Thursday, 9 June 2011

The Toolbox

This morning I was still awake when the birds started the dawn chorus, it was the third time this week and the seventh in the last ten days. Once again I’d spent most of the night using a toolbox of mental exercises to ensure that I did not descend what I call the ‘Spiral of Doom'.

In essence the spiral is a model which explores the correlation between mood and the effect pain has on an individual. It is important to stress that the correlation is not between mood and the pain itself. On the downward trend, pain leads to deteriorating mood which makes the pain more noticeable and therefore the mood worsens, at the very bottom of this spiral lives the hell in which an individual believes self-harm is preferable to living with pain. Conversely if the mood is good the effect the pain has on the individual is lessened and life can become more enjoyable.

Assuming that in this model pain is a constant, there are two variables; the effect of the pain and the mood. There are ways to reduce the effects of pain; usually these involve the use of medical intervention of some kind. But a more practical, everyday way to influencing the spiral is to change the mood; this can be done by controlling the way thoughts are handled.

A thought is simply a collection of ideas, it is not anything more or anything less and it certainly is not a fact. That said it is possible to allow thoughts to catch in the mind and develop to the point where we truly believe them to be facts. When this happens an unfortunate incident like spilling the coffee ten minutes before giving a presentation can be elevated in the mind to the point where a whole day has been a total disaster. This is achieved by unhelpful thoughts such as;

“why is it always me? – I’m going to look like an idiot – the presentation is ruined.”

It is an unfortunate fact that unhelpful thoughts left unchecked will flash in and out of the mind sowing seeds which all too often go on to become self-fulfilling prophecies.

With practice it is possible to put the brakes on this process by challenging unhelpful thoughts. In the example above I could counter with something like;

“it doesn’t always happen to me, the presentation will be just as good even if I do have a coffee stain on my tie, and the lights will be dimmed so no one will notice the stain anyway.”

At times I have even written the answers down. It’s a bit like a Chinese take away menu; unhelpful thought number 7 gets challenged by helpful thought 4, 5 and 11. This ensured that I could get my responses in before the next harmful thought arrived. The list was written during the first few bouts, I found that the act of writing thoughts down slowed the process and gave me time to come up with better counter thoughts. These were then developed when I was a better able to think straight.

Eventually it became possible to recognise that I was having an unhelpful thought and I began to thank my mind for the thought but allow it to drift on as if it were a leaf on a river, by doing this I allowed life to progress without dwelling on the unhelpful thoughts.

You may have noticed that I use the terms helpful and unhelpful thoughts and not positive and negative, this is because “thinking positive” is not always the best approach. For instance if a person was to find a lump in their body and resolved to think positively about it they might find that by the time they visit the doctor it’s too late to do anything, Helpful thinking allows the individual to remain calm and assess the situation rationally and is more likely to result in an earlier visit to the doctor.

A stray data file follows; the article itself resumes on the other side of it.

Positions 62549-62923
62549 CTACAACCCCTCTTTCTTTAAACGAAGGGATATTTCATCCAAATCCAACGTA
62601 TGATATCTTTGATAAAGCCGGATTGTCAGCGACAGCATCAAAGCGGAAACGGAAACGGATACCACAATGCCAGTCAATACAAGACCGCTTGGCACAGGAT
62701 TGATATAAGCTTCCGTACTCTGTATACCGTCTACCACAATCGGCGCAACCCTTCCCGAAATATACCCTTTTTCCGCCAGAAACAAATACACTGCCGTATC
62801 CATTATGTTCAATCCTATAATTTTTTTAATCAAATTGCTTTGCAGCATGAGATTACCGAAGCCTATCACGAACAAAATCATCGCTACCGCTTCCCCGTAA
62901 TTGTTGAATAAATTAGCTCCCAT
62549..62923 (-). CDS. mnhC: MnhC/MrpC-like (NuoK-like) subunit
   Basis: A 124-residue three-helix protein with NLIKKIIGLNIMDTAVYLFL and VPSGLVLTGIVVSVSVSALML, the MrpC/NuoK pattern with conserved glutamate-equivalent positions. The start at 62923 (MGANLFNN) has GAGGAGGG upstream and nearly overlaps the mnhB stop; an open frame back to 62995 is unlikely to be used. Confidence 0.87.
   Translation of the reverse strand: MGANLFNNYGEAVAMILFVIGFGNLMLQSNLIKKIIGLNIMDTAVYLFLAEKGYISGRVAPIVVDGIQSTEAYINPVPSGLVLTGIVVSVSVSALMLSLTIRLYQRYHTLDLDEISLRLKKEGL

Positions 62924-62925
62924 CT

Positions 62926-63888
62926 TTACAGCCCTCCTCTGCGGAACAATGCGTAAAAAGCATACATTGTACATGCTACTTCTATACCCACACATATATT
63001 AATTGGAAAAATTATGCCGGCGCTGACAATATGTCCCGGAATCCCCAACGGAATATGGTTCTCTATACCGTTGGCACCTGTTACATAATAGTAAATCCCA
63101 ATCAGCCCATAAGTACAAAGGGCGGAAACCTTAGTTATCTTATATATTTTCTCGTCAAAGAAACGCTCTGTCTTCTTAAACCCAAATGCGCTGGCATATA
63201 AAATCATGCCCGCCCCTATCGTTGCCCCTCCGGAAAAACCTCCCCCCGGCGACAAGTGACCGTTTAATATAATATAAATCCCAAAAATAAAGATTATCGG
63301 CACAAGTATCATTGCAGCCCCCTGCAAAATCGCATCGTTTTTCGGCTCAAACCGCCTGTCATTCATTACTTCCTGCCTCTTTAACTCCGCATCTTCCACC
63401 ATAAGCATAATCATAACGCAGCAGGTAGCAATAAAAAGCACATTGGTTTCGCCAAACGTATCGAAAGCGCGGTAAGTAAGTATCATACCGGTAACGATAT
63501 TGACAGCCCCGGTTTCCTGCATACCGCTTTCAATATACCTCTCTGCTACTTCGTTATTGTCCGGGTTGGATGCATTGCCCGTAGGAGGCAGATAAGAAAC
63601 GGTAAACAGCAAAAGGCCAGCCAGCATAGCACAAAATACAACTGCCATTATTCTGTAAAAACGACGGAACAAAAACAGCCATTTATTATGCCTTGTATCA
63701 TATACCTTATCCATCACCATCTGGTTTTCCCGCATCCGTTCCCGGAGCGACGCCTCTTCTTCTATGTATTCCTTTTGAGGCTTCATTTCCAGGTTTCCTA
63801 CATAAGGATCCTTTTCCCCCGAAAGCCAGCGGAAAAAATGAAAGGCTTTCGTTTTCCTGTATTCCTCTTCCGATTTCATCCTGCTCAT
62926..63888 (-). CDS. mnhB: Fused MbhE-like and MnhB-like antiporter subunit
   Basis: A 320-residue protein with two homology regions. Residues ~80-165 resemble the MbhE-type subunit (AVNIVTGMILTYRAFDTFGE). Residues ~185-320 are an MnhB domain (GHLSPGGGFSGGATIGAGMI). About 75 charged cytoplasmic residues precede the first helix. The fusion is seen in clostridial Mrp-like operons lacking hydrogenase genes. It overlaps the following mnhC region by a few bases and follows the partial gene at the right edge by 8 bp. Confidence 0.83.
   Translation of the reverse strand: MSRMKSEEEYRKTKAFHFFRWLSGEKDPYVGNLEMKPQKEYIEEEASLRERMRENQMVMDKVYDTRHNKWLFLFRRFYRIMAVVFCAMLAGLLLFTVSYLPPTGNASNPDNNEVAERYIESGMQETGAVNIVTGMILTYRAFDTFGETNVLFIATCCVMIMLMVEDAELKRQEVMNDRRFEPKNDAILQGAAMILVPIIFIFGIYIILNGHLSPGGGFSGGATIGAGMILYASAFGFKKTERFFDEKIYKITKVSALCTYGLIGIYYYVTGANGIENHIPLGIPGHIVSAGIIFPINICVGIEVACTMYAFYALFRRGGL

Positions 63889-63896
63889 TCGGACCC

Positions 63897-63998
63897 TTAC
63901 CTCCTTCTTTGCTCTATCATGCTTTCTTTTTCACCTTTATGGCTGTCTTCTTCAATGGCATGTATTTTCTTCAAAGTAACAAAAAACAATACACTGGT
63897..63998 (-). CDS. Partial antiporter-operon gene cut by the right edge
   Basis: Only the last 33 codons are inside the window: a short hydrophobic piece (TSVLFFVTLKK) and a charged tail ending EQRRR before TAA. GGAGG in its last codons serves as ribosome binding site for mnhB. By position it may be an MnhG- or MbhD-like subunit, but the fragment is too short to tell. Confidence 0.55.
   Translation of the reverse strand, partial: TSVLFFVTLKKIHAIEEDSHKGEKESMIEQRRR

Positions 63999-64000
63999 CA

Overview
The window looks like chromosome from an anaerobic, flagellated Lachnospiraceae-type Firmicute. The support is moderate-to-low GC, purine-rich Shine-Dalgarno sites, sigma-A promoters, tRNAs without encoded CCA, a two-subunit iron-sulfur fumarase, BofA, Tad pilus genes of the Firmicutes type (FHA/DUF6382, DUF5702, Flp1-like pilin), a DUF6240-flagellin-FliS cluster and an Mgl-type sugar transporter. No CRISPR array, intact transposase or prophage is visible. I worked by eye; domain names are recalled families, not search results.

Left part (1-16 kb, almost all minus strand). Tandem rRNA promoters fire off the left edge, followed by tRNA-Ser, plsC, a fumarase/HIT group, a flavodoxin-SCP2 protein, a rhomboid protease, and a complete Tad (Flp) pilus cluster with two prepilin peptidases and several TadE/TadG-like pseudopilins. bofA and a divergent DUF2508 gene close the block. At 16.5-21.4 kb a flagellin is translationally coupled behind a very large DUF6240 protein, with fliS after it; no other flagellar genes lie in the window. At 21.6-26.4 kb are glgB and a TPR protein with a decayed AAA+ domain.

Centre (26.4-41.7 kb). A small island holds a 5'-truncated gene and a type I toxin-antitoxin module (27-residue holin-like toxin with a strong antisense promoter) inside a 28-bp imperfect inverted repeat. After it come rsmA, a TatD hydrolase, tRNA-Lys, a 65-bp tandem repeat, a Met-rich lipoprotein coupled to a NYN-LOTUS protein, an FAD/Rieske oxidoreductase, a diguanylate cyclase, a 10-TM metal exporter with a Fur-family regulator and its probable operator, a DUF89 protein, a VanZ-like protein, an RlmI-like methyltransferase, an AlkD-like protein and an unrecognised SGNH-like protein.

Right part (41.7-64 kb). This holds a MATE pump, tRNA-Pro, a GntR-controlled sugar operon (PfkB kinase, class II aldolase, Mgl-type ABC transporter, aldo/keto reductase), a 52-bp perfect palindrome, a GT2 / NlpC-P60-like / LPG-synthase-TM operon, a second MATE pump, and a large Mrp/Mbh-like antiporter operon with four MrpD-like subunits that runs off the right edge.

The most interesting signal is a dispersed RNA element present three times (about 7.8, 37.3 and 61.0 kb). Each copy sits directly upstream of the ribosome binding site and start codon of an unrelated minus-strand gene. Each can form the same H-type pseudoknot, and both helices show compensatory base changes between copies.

Having said all that; as I sat there listening to the dawn chorus (and secretly hoping that all 3 cats were out) I remembered the following quote from the 1970’s film “Kelly’s Heroes”;

‘Why don't you knock it off with them negative waves? Why don't you dig how beautiful it is out here? Why don't you say something righteous and hopeful for a change?’ -Sergeant Oddball.

This morning that turned out to be the turning point I had been looking for.

The Toolbox

I have a special toolbox,
it’s one you cannot see.
It’s full of very clever tools
that I find work for me.

The top draw holds the basics
the tools used every day
Information and knowledge
To help keep fear at bay

The bottom draw is bigger
it holds the tools I need
To keep my mind healthy
when pain my thoughts impede

Conventional ways of thinking
can cause the mind to lock
for logic and analysis
can’t every dam unblock.

I’ve tools designed to challenge
unhelpful thoughts and feelings.
These trusty friends I often use
to stimulate a healing.

A new tool that I’m learning
uses counter force to win
In theory it’s simple;
you welcome these thoughts in.

There’s the pebble in my pocket
The leaf upon a stream
the words I choose to frame it
SMART goals define a dream.

Some tools have roots in business
Whilst others are based in sport
I’ve learnt to pick and mix
to live the life I ought.

My toolbox is a treasure trove
it draws on my whole life
to furnish me with techniques
that help reduce my strife.

John Carré Buchanan
13 March 2011


  1. Like the imagery of thoughts as tools to achieve a task - be they helpful or unhelpful, seems the key (skill) is in the choice.


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